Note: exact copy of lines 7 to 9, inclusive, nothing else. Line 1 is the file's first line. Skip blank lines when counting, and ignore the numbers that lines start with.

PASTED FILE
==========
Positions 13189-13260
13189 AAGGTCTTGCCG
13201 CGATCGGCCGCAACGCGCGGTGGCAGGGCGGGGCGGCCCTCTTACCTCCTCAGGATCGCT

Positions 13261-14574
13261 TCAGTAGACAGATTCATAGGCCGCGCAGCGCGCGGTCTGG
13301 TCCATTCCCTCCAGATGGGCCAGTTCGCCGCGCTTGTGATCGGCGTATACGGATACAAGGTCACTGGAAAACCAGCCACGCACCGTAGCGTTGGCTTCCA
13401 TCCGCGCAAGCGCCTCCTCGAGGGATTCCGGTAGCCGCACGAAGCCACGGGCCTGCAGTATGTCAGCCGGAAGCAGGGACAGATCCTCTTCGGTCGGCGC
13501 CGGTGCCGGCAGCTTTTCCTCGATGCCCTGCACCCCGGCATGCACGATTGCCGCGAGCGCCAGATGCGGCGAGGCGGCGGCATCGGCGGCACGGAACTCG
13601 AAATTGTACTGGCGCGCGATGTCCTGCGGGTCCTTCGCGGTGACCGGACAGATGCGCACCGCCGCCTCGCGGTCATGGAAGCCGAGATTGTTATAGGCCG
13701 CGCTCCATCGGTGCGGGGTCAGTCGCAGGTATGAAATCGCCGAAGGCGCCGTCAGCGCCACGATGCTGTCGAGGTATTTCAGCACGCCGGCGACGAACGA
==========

13401 TCCGCGCAAGCGCCTCCTCGAGGGATTCCGGTAGCCGCACGAAGCCACGGGCCTGCAGTATGTCAGCCGGAAGCAGGGACAGATCCTCTTCGGTCGGCGC
13501 CGGTGCCGGCAGCTTTTCCTCGATGCCCTGCACCCCGGCATGCACGATTGCCGCGAGCGCCAGATGCGGCGAGGCGGCGGCATCGGCGGCACGGAACTCG
13601 AAATTGTACTGGCGCGCGATGTCCTGCGGGTCCTTCGCGGTGACCGGACAGATGCGCACCGCCGCCTCGCGGTCATGGAAGCCGAGATTGTTATAGGCCG